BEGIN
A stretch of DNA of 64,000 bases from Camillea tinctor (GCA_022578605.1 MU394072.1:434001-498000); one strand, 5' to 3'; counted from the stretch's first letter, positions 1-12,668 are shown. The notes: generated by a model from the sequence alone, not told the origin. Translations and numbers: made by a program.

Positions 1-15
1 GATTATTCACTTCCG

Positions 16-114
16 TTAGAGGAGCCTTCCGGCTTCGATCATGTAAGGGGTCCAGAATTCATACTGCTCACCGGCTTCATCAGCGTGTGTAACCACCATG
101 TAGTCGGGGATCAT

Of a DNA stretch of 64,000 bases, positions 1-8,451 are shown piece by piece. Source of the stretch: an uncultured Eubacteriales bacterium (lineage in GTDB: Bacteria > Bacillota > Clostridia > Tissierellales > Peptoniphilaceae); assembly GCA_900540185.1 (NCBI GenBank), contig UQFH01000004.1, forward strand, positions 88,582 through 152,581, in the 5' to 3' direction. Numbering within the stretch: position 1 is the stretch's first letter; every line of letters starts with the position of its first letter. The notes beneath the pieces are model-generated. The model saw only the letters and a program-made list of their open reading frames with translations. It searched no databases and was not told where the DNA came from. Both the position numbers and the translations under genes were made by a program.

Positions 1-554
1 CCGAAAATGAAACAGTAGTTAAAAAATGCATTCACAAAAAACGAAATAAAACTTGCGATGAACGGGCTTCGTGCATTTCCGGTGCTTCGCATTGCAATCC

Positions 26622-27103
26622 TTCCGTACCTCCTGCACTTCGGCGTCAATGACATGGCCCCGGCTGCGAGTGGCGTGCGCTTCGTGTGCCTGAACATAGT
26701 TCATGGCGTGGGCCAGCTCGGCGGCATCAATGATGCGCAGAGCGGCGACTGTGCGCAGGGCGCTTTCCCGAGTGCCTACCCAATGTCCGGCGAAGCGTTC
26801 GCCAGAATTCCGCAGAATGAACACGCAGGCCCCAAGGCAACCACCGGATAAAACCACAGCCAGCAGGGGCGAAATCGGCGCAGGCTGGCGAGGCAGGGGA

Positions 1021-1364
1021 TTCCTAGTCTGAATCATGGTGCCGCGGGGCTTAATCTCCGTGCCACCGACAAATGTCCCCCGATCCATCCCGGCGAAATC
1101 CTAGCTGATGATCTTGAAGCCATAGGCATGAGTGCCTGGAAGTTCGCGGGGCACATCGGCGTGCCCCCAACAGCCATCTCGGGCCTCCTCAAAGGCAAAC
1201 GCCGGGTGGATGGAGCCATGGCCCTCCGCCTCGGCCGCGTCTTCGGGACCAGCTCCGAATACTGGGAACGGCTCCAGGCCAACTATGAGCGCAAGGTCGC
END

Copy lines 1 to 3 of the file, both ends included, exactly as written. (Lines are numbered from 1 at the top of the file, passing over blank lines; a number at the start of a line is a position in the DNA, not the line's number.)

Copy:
A stretch of DNA of 64,000 bases from Camillea tinctor (GCA_022578605.1 MU394072.1:434001-498000); one strand, 5' to 3'; counted from the stretch's first letter, positions 1-12,668 are shown. The notes: generated by a model from the sequence alone, not told the origin. Translations and numbers: made by a program.

Positions 1-15
1 GATTATTCACTTCCG